pure and applied geophysics

, Volume 143, Issue 1–3, pp 425–456 | Cite as

Laboratory measurement of compaction-induced permeability change in porous rocks: Implications for the generation and maintenance of pore pressure excess in the crust

  • Christian David
  • Teng-Fong Wong
  • Wenlu Zhu
  • Jiaxiang Zhang
Rock Friction and Shear Zone Mechanics: Laboratory Studies


Permeability exerts significant control over the development of pore pressure excess in the crust, and it is a physical quantity sensitively dependent on the pore structure and stress state. In many applications, the relation between permeability and effective mean stress is assumed to be exponential and that between permeability and porosity is assumed to be a power law, so that the pressure sensitivity of permeability is characterized by the coefficient γ and the porosity sensitivity by the exponent α. In this study, we investigate experimentally the dependence of permeability on pressure and porosity in five sandstones with porosities ranging from 14% to 35% and we review published experimental data on intact rocks, unconsolidated materials and rock fractures. The laboratory data show that the pressure and porosity sensitivities differ significantly for different compaction mechanisms, but for a given compaction mechanism, the data can often be approximated by the empirical relations. The permeabilities of tight rocks and rock joints show relatively high pressure sensitivity and low porosity sensitivity. A wide range of values for α and γ have been observed in relation to the mechanical compaction of porous rocks, sand and fault gouge, whereas the porosity sensitivity for chemical compaction processes is often observed to be given by α≈3. We show that since the ratio γ/α corresponds to the pore compressibility, the different dependences of permeability on porosity and pressure are related to the pore structure and its compressibility. Guided by the laboratory data, we conduct numerical simulations on the development of pore pressure in crustal tectonic settings according to the models ofWalder andNur (1984) andRice (1992). Laboratory data suggest that the pressure sensitivity of fault gouge is relatively low, and to maintain pore pressure at close to the lithostatic value in the Rice model, a relatively high influx of fluid from below the seismogenic layer is necessary. The fluid may be injected as vertically propagating pressure pulses into the seismogenic system, andRice's (1992) critical condition for the existence of solitary wave is shown to be equivalent to α>1, which is satisfied by most geologic materials in the laboratory. Laboratory data suggest that the porosity sensitivity is relatively high when the permeability is reduced by a coupled mechanical and chemical compaction process. This implies that in a crustal layer, pore pressure may be generated more efficiently than cases studied byWalder andNur (1984) who assumed a relatively low porosity sensitivity of α=2.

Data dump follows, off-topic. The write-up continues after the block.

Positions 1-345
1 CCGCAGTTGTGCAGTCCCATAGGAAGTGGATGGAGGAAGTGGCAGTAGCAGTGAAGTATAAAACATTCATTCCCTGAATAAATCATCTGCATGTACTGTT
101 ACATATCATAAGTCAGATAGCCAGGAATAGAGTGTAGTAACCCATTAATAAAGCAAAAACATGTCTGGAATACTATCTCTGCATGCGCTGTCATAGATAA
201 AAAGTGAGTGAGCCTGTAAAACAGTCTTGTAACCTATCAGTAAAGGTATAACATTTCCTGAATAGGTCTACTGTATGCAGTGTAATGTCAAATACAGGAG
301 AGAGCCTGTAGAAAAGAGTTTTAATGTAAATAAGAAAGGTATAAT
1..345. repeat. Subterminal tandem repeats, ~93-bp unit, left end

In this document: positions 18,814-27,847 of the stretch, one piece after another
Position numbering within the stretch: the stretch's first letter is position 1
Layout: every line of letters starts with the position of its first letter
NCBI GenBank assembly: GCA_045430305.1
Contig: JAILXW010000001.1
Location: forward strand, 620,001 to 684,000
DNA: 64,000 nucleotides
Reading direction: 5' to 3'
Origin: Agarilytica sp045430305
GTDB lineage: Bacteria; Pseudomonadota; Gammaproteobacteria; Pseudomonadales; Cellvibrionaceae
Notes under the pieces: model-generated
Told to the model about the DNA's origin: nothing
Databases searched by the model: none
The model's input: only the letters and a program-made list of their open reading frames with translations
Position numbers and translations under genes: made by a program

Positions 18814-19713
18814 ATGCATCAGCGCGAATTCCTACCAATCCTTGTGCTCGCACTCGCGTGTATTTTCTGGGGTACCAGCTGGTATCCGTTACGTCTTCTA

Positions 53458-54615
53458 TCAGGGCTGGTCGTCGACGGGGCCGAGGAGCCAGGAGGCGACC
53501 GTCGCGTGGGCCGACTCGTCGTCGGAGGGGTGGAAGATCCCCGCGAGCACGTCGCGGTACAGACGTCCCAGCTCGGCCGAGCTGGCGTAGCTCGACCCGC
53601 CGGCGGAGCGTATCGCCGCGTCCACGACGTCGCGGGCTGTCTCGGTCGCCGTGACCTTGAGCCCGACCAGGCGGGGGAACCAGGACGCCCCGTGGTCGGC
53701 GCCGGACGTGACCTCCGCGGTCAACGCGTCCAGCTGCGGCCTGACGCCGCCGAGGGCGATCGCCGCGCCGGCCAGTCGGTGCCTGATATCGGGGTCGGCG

Key words

Permeability compaction fluid pressure generation effective pressure fault mechanics fault hydraulics 


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Copyright information

© Birkhäuser Verlag 1994

Authors and Affiliations

  • Christian David
    • 1
  • Teng-Fong Wong
    • 1
  • Wenlu Zhu
    • 1
  • Jiaxiang Zhang
    • 1
  1. 1.Department of Earth and Space SciencesState University of New York at Stony BrookStony BrookU.S.A.

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